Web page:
For a great many tweens and teens, social media has come to play an increasingly big role in their lives. A 2018 survey found that 95% of teens have access to a smart phone and 45% report going online constantly.i
With adolescent development oriented so much around the peer group, social media offers a powerful way to feel connected to what’s happening with friends, acquaintances and the peer community — even to the larger world outside their particular social universe. But there’s one aspect of social media use that has researchers and child development experts concerned: the largely negative effect of social comparison.
It’s inevitable that young users of social media, seeing the curated photos of happy people enjoying themselves at parties and celebrations, on family vacations and other special events, will ask themselves how their lives compare. (Adult users of social media make the same comparisons.) Researchers have found that women who wanted to change some aspect of their appearance reported being in a more negative mood after viewing Facebook compared to women exposed to a website without appearance-related content. Viewing online photos of other women seemed to stimulate dissatisfaction with face, hair or skin.ii With teenagers notoriously self-critical about their looks, it’s reasonable to think that social media exposure can have a similar effect on them.
In another study, researchers found that those who spent greater amounts of time on social media were more likely to make upward comparisons — comparing oneself to those who appear to be doing better — rather than downward comparisons — comparing oneself to those who appear to be doing worse.iii iv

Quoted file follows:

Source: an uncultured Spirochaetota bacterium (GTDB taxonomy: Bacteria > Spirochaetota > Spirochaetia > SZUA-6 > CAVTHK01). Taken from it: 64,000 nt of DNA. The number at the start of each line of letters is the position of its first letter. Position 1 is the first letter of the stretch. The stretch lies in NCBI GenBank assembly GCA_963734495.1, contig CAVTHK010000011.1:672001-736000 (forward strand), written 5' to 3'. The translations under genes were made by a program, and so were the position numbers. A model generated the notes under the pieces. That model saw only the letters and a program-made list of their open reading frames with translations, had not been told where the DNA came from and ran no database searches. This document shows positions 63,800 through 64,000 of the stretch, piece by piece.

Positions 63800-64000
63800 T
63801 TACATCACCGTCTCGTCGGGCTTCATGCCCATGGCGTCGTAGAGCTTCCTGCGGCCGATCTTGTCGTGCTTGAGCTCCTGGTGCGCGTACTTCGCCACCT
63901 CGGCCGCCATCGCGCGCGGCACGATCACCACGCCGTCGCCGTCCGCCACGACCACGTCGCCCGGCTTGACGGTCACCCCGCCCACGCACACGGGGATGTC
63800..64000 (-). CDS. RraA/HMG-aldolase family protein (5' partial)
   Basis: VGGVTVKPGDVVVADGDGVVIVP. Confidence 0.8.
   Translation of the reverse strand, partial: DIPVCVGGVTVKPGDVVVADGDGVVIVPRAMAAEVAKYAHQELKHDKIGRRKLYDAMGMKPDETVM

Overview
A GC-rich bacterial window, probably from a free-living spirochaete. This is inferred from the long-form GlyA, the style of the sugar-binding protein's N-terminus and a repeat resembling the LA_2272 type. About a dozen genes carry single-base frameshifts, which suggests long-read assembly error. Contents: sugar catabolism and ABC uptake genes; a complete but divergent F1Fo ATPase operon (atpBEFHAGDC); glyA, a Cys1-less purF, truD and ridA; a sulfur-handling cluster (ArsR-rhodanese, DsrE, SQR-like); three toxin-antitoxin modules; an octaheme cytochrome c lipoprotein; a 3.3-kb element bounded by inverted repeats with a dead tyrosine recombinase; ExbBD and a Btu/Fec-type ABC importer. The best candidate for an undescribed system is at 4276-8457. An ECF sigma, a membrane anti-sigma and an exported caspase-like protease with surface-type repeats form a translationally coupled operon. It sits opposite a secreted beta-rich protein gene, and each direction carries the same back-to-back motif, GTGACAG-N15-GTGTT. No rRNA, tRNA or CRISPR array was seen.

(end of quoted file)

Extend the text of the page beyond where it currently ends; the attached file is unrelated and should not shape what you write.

Upward comparison has always occurred among peer-conscious teenagers. Can parents mitigate the unwelcome effects research has identified? Perhaps educating our kids about the pitfalls of upward comparison might inoculate them against some of those effects. We can talk with our sons and daughters about how people curate their online image to look good — to themselves and to their peers — and how that curated image is usually very different from reality. We can discuss how the impulse to look good in the eyes of others drives us to omit from social media our most disappointing, boring, and embarrassing moments. And we can occasionally ask to let us scroll with them through their social media feeds, offering a gentle but incisive running commentary about what we see, and especially what we don't see. It's all part of educating our kids in how to be thoughtful and discerning consumers of the social media that permeates their lives.
i Anderson, M. and J. Jiang. “Teens, social media and technology 2018.” Pew Research Center, May 31, 2018.
ii ii Fardouly, J., Diedrichs, P.C., Vartanian, L.R., & Halliwell, E. (2015). Social comparisons on social media: The impact of Facebook on young women's body image concerns and mood. Body Image, 13, 38-45. doi: 10.1016/j.bodyim.2014.12.002.
iii Steers, M.N., Wickham, R.E., & Acitelli, L.K. (2014). Seeing everyone else's highlight reels: How Facebook usage is linked to depressive symptoms. Journal of Social and Clinical Psychology, 33(8), 701-731. doi: 10.1521/jscp.2014.33.8.701.
iv Vogel, E.A., Rose, J.P., Roberts, L.R., & Eckles, K. (2014). Social comparison, social media, and self-esteem. Psychology of Popular Media Culture, 3(4), 206-222. doi: 10.1037/ppm0000047.